Even now condoms are not assumed to provide a guarantee against transmission or an ideal inclusion in sex. But they have provided a practicable response to a situation that could otherwise have required its own kind of ‘lockdown’. In sum, the male condom became the most effective addition to an otherwise untenable situation that, since, has altered with the achievement of diagnostic tests and therapeutics.

If we consider the argument ‘masks for all’ made by Trisha Greenhalgh and Jeremy Howard (2020a) in response to the situation of Covid-19, we might deduce that condom use to protect against HIV was arrived at by the biomedical principle of weighing various modes of extrapolated evidence to enable a ‘for’ and ‘against’ in an interim of uncertainty (Greenhalgh and Howard 2020b). But we might also view the take up of condoms as a pragmatic response to a situation where evidence of situated effect can only come after (Rosengarten and Murphy 2020; Rosengarten and Savransky 2019).

With this in mind and drawing on the pragmatism of the philosopher, William James, attuned to a world of uncertainties, we might consider masks for all as adding a difference to the current ongoing potential of asymptomatic infection. Not a finite solution but as a possible in the midst of numerous uncertainties, including those of the arrival of diagnostics, vaccines and therapeutics.

If we face, square on, that the ‘lockdown’ cannot be sustained as is, that we will never have absolute certainty of the hic et nunc and, indeed, what may come of the future – even with vaccine or efficacious therapeutics – it is a clear that a difference is called for in what we are told is the UK ‘science-led’ approach. Rather than seek what might return us to ‘normalcy’, as if risk was not always present and won’t be in the future, a pragmatic approach to masks for all invites us to engage with the specifics of risk that now call for ‘social distancing’.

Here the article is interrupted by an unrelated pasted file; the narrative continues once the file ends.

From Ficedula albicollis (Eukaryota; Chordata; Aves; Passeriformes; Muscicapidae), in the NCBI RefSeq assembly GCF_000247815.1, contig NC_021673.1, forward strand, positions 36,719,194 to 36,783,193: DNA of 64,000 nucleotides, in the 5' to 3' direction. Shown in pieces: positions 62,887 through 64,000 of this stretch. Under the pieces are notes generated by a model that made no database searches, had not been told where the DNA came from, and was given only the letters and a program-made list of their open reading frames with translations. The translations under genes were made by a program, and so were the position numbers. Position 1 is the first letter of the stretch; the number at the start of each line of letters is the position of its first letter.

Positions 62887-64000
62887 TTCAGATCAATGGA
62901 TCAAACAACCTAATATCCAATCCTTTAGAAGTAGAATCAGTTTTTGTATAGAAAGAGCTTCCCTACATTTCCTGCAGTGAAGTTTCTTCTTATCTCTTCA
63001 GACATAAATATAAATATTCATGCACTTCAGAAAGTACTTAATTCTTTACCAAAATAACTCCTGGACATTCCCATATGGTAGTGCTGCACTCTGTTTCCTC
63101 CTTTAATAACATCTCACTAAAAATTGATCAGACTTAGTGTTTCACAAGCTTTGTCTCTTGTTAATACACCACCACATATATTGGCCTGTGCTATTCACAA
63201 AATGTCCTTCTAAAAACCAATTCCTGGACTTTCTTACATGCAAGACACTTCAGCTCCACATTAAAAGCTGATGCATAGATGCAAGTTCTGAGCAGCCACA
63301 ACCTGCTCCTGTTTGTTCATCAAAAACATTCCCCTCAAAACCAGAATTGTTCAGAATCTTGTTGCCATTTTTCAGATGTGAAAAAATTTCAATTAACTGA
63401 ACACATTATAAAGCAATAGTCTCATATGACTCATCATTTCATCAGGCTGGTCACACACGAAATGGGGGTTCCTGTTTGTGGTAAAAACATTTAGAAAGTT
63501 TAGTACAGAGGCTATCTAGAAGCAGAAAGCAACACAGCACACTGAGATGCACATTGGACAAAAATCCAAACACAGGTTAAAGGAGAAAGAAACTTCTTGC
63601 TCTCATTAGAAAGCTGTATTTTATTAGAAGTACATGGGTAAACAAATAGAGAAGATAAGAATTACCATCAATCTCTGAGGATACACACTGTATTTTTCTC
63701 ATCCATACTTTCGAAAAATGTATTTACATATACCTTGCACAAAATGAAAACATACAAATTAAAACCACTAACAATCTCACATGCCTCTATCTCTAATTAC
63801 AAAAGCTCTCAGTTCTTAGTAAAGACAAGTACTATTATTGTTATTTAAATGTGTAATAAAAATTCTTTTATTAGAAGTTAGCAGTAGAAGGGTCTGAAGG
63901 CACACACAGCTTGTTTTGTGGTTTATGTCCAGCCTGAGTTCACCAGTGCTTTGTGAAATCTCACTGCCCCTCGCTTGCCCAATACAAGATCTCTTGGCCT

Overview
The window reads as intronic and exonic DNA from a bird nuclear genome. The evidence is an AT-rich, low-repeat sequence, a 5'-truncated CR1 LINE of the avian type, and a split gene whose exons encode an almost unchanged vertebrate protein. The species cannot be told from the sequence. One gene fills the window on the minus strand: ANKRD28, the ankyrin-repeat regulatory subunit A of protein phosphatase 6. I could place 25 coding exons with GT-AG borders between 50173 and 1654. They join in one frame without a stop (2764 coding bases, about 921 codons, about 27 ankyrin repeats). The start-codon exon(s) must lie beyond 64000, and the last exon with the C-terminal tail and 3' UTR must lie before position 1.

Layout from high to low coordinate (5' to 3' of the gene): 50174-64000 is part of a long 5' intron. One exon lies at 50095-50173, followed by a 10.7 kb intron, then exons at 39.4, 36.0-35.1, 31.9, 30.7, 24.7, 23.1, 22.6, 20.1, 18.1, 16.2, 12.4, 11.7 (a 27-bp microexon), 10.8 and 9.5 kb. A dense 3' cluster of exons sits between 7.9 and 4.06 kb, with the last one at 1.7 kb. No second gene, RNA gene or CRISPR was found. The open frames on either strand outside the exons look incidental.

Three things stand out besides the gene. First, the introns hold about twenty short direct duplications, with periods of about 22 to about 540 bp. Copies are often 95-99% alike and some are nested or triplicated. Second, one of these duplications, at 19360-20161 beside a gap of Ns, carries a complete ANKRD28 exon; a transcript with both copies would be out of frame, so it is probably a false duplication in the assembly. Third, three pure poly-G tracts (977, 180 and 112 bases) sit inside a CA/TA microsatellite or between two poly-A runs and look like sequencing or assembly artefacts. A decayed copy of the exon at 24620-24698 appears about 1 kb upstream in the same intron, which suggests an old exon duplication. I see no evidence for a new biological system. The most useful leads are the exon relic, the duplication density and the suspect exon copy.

The potential danger of an individual permeable mask collecting viral particles would be altered in the presence of another potentially reducing their emission. Coupled with social distancing where practicably possible but, also, where it is not, a host of situations could become more feasible. Sitting on a bus or train with empty seats between may work to prevent infection but only when there are few others onboard. Children can be confined but with difficult consequences for them and for those who are required to impose this prevention strategy.